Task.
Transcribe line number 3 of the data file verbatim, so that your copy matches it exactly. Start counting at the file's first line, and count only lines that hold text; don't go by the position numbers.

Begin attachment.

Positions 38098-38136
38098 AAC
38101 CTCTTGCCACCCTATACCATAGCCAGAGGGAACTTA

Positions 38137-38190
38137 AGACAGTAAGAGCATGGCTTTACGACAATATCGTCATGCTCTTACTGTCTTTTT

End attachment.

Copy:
38101 CTCTTGCCACCCTATACCATAGCCAGAGGGAACTTA